After leaving Uruguay, we headed to Peru, where we rented a house for a month in the village of Huayocarri, right in the heart of the Sacred Valley of the Incas between Cusco and Machu Picchu. Despite some challenges thrown our way (scorpions in our house; a bout of giardia for mom and Cecelia), we had a great time. The Sacred Valley is truly a spectacular and special place, a river valley surrounded by glaciated peaks, with Incan ruins and traditional villages dotting the landscape, agricultural terracing and ancient ways of life everywhere you look. Most of the people living in the area are indigenous and speak Quechua as their first language. We got to spend some great times with Vaya’s local partners and friends in the Cusco region, hiking, exploring, celebrating Colin’s 5th birthday as well as Christmas and New Year’s, and improving our bridge game. (OK, truth be told, we all learned to play bridge on this trip.  The 9- and 7-year-olds quickly became the best players; not sure how they do it but they remember all the cards that have been played!)  And of course, we went to Machu Picchu, and even got the kids to do a hike (they would call it a “forced march”) up to the Sun Gate.

The Sacred Valley

The Sacred Valley

The Amazon was next, and while I tried to prepare my family by telling them that every trip to the Amazon involves at least some amount of suffering (heat, bugs, etc.), it probably wasn’t necessary to manage their expectations. The kids loved it and didn’t want to leave. We stayed at Refugio Amazonas, a great lodge for families, with lots of activities and excellent guides. The rooms in the lodge are open on one side to the jungle (no wall), and you sleep with mosquito netting. There were countless other species of bugs, and some of us were apparently more appealing to them than others (Cecelia was unfortunately a bug magnet). The kids loved our guide Fernando, and it was sad to say goodbye to him when we left.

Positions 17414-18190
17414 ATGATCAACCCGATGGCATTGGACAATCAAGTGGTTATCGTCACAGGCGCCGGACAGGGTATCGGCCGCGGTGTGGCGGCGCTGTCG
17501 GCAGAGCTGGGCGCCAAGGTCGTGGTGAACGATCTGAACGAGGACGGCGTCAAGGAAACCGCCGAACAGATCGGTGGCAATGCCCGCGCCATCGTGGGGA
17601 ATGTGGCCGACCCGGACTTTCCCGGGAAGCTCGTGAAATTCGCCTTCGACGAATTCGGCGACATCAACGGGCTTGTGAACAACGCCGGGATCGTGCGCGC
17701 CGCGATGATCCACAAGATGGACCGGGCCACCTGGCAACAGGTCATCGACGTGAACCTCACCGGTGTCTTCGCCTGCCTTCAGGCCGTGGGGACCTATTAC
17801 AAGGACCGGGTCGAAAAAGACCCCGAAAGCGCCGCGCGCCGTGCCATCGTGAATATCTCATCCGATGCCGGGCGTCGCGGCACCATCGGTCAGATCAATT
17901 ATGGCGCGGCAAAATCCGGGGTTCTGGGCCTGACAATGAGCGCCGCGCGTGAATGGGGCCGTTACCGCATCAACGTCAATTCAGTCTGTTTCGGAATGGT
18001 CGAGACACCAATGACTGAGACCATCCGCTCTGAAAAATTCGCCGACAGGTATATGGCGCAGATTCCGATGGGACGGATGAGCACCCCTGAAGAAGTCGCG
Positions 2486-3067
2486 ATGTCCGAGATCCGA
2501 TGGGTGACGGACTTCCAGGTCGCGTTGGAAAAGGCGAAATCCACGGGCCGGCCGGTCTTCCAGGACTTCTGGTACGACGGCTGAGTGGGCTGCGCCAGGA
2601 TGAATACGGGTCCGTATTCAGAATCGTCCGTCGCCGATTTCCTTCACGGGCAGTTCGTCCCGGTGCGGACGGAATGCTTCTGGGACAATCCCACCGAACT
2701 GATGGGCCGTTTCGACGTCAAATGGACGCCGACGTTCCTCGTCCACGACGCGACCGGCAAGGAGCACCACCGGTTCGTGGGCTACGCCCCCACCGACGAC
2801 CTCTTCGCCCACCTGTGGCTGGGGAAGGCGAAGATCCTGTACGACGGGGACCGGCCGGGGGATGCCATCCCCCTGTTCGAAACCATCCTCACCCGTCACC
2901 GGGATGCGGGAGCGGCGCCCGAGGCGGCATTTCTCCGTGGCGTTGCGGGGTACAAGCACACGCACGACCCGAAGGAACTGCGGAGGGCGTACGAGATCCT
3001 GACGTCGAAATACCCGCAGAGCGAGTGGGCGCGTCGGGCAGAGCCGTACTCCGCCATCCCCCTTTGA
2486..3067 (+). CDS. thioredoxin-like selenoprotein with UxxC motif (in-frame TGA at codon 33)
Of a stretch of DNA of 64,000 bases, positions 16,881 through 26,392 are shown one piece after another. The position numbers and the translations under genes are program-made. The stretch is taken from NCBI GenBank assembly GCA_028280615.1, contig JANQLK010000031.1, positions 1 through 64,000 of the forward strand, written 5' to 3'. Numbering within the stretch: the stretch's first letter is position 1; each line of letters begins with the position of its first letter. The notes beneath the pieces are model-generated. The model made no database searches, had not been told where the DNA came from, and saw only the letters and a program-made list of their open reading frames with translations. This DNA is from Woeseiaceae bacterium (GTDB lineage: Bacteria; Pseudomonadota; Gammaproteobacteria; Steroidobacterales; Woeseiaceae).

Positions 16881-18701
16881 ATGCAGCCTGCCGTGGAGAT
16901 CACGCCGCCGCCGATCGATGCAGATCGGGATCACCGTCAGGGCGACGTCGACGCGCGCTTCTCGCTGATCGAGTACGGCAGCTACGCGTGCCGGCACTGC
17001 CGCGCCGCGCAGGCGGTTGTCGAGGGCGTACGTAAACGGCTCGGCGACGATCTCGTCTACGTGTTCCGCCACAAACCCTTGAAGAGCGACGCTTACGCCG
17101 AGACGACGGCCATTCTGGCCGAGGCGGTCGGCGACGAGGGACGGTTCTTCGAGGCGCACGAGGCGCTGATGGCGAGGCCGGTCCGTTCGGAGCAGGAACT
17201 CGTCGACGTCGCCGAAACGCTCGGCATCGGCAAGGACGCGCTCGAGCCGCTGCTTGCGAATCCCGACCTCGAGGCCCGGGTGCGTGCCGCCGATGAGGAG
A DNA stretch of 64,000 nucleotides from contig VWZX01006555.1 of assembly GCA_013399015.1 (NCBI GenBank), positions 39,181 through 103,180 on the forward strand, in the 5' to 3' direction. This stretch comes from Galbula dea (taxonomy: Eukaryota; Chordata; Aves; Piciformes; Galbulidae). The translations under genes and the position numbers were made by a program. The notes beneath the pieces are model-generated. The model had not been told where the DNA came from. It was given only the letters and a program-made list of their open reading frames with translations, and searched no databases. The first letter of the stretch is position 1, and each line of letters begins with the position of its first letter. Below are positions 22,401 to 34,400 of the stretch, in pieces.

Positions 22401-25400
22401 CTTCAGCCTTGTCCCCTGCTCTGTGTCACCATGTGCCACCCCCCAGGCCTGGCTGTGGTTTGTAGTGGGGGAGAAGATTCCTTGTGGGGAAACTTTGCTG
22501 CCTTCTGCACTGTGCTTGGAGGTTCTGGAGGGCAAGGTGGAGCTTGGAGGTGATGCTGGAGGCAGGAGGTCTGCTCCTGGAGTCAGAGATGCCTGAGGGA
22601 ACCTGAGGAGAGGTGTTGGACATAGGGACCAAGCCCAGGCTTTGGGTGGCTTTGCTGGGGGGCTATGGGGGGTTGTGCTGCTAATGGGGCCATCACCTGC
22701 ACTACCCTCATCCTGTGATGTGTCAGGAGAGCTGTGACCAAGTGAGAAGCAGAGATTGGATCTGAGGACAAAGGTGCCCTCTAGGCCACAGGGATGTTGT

Checking out new species in the Amazon

Checking out new species in the Amazon

After the jungle it was back to civilization: We ate some great food in Lima (actually, we had great food everywhere we went in Peru), before flying north to Colombia. We started in Bogota, where we took the funicular up to Monserrate and the cable car back down, and also took a graffiti tour. The highlight of Colombia was the coffee country, where we spent some fantastic days with Alex, our outstanding guide and a former professional soccer player. On our visit to a coffee farm the kids got to try coffee for the first time, and Colin, at age 5, was the one who liked it the most. We had a stay at the Hacienda Bambusa, an idyllic property in the Armenia region, with wonderful hosts, service and food.

The view over coffee country

The view over coffee country

The last week of the trip was in Cartagena, where we got to spend some time on the beach and imagine what it was like when Francis Drake and other pirates sacked the city over the centuries. We also had the truly surreal experience of going in the “mud volcano” outside the city… it’s hard to describe, but you can see it in the pictures! Not sure we’ll be pushing our clients to do this one, but with the kids it was fun.

Mud volcano!

Mud volcano!

Our last night, we sat on the edge of the ancient walled city, watched the sun set, drank mojitos, and thought about the prior 5 months of adventures and how grateful we were for the chance to take a trip like this one.

Finishing the trip in Cartagena

Finishing the trip in Cartagena

The pictures do it more justice than I can in words, and here are some of the highlights at the following link (okay, more than a few, but you can skim): Trip Photos. Please note the obvious: these pics leave out the various and sundry moments of total exhaustion, kids bickering and needing space, the weeklong battle with giardia and visits to medical clinics, the scorpions in our house in Peru, the mosquito invasion that left dozens of bites on each kid after our first night in Uruguay, the battles over homeschooling, the frowns upon trying to get the kids motivated to do “another hike” to see “another set of ruins”… you get the idea. Photos of some of that would give a more realistic account of the entire experience. But in the end, highlights and lowlights and everything in between, it was an amazing aventura to have shared as a family.

Lutz go home!

Lutz go home!